When I first started writing these Monday Meditations I was surprised how the readings often seemed patched together. Now I’m surprised to find one that’s a coherent story — as is the case in the Gospel for the 28th Sunday in Ordinary Time.
It is a nuanced conversation on the topic of wealth and discipleship. There are days and days of meditation in here (or weeks and weeks of sermons).
There are really three parts to Mark 10:17-31, three conversations, each taking its own surprising turn:
1. A rich man runs up to ask about eternal life, and eventually Jesus tells him to sell his possessions and give to the poor — which he won’t do.
2. Jesus chats with his friends about how hard it is for the rich to enter God’s kingdom — but it’s not impossible for God.
3. Peter points out how the disciples have already done what Jesus asked of the rich guy — and Jesus says doing so they’ve gained a hundred times more, both here and in the next world.
The Rich Guy
I find I’m most captivated by the first of these conversations. It is peppered with unexpected bits.
First, Jesus starts off by being a bit flippant.
“Good Teacher…” said the man, and Jesus won’t let him get beyond that point:
Why do you call me good? No one is good but God alone.” (Mark 10:18 NRSV)
The man does not respond. Jesus doesn’t comment further. Mark, our narrator, whispers nothing from the wings.
It just hangs there: a claim that calling Jesus “good” is calling Jesus “God.”
John’s Gospel makes that kind of point much more often and much more directly. Mark seems to want us to ponder it, to come to our own conclusions.
Second, Jesus sneaks in a subtle bit of personal application.
After Mark’s minimal description of the guy (he is a man, and he is rich) the conversation tells us that he is a faithful keeper of the commandments.
That’s all we get — but it’s a serious mark of faithfulness. God gave the people of Israel the covenant, the Ten Commandments, as the shape of faithful life as the people of God. This guy does it.
But when Jesus answered the man’s question about the way to eternal life, he cited fully half of the decalogue.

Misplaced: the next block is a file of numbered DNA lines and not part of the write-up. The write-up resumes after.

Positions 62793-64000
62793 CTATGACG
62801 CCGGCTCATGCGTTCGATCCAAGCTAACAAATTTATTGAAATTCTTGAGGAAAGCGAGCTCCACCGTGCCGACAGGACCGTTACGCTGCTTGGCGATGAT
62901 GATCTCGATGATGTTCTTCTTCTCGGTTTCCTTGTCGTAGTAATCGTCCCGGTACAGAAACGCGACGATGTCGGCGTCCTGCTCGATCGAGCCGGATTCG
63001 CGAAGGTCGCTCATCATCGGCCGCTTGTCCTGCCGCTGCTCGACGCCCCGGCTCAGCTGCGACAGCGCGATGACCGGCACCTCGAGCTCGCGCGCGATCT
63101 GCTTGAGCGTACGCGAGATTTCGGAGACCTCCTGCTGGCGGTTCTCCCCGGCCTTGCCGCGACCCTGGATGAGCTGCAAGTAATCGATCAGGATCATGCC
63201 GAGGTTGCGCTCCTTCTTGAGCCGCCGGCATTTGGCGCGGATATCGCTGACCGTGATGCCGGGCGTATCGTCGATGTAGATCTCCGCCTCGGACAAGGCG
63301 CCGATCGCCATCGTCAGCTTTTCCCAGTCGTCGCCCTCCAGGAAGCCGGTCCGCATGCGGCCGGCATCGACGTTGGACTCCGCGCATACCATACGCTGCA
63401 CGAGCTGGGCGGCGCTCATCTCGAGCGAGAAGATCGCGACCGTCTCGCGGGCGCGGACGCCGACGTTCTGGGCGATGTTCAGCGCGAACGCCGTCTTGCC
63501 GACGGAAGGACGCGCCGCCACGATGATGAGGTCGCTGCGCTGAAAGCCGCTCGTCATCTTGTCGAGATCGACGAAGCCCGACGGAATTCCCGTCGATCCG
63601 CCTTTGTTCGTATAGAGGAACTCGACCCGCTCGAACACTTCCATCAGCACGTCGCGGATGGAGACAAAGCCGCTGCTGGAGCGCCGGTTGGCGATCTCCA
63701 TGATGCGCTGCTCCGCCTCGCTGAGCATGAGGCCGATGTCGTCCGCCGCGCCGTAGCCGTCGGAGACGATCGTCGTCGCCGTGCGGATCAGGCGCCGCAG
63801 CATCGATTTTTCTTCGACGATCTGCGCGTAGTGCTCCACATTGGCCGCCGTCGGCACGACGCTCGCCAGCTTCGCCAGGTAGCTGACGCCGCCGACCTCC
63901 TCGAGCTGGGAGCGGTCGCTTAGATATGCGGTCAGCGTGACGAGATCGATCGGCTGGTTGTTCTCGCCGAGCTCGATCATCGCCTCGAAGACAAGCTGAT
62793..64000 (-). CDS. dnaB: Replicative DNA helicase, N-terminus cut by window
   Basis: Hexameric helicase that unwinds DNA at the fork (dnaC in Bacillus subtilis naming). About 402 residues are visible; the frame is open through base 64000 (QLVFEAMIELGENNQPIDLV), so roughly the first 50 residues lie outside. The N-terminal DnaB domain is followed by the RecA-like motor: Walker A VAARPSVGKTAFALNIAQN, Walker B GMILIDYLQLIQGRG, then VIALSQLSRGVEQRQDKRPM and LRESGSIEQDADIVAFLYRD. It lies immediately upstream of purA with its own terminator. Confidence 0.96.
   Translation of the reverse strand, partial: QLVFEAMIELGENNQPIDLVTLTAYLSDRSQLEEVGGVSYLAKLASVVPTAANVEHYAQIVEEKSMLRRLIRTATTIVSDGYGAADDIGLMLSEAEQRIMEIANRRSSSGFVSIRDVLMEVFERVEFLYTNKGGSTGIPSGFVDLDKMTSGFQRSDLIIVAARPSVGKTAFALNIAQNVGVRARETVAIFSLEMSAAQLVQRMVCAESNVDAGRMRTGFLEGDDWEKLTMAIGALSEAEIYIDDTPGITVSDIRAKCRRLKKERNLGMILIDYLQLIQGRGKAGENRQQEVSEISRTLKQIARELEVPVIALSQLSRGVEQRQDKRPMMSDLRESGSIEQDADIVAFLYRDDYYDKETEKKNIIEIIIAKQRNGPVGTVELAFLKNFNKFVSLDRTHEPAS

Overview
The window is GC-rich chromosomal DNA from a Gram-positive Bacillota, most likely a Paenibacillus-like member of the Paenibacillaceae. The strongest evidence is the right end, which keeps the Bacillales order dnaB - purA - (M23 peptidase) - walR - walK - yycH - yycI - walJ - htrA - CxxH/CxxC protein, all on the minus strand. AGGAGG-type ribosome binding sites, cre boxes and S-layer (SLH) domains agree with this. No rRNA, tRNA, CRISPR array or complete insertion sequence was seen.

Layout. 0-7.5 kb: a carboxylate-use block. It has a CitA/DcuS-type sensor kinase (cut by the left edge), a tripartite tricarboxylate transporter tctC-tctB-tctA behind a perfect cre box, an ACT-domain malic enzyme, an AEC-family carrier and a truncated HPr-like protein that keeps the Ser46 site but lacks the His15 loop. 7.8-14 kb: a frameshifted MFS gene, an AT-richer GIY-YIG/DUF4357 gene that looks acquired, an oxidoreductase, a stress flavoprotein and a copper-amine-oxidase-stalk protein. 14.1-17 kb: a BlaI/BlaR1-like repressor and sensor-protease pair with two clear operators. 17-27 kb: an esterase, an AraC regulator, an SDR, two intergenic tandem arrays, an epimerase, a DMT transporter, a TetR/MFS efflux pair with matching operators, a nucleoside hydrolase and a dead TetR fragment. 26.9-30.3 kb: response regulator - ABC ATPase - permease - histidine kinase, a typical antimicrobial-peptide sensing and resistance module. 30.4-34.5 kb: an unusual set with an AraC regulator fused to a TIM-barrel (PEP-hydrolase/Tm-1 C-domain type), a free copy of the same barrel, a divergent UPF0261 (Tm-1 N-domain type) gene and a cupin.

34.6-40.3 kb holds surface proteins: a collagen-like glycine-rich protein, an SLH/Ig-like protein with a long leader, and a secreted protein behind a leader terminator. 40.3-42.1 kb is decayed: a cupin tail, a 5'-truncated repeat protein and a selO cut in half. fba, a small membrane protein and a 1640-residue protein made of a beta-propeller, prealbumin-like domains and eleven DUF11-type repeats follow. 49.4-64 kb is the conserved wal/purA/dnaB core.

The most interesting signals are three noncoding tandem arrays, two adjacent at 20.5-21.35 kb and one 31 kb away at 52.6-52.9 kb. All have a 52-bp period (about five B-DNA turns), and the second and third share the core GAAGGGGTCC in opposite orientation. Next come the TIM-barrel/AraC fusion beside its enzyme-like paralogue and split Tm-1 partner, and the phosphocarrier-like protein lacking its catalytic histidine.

That’s half the decalogue, plus a telling addition:
You shall not defraud.” (Mark 10:19 NRSV)
There are a number of relevant commands in the Pentateuch. But it isn’t in the passages Jesus was paraphrasing.
Maybe Jesus suspected that this fellow had some hidden issues living by God’s commandments. No outright stealing, sure, but maybe a bit of fraud here and there — some false measures, some cheating of his customers, some falsified reports filed with the government, whatever.
Anyway, Jesus adds “do not defraud” to his summary of the commands. Jesus doesn’t accuse him. Jesus just sort of nudges him. Kind of like the Holy Spirit, right?
Still, the man claims he’s fine. He’s kept all these from childhood.
Cha ching! Does that mean he has eternal life?
Well, maybe not, but Jesus isn’t ready to say so yet. First he has to do something very important. It’s after our third unexpected bit:
Third, Jesus doesn’t get judgy.
Jesus, looking at him, loved him…” (Mark 10:21)
I really like that. I mean, that just about melts me. Mark makes sure we see something quiet, something we might have missed even if we were standing right there at the time.
Jesus looked straight at the man. But he didn’t look at him the way Christians often look — you know, like when we are trying to argue a non-Christian into converting, or trying to fix the politics of a misguided Christian on Facebook.
- Jesus looked at the man with eyes of love.
- Jesus saw the man as he was and he kept looking.
- Jesus had something more to say, but it wasn’t going to come as criticism.
It was an invitation. Really.
You lack one thing;
go, sell what you own, and give the money to the poor,”
And what will be the consequence of accepting that invitation?
…and you will have treasure in heaven;…”
So are we to think that giving to the poor, or selling all your possessions, is the answer to the original question? Is that the way to “inherit eternal life?”
Actually no. That’s just the second step in the journey.
First step: basic obedience to God’s basic commands.
Second step: detach from your stuff, you rich kid you.
Detach from following your wallet around. Like give it away.
Then we get the third step:
…then come, follow me.”
I love the parallelism in Jesus’ words to the rich guy:
sell what you own, and give the money to the poor,
… then come,
And that’s the answer to the question.
Eternal life? It’s following Jesus.
Do what you need to to be free enough to follow.
Then be on the journey with the Good Teacher who really is God.
That’s real life, now and in eternity.
Hey, my new class “Pray Like a Reformer” is still open for registration through this Friday! I hope you will check it out. It’s going to be really fun…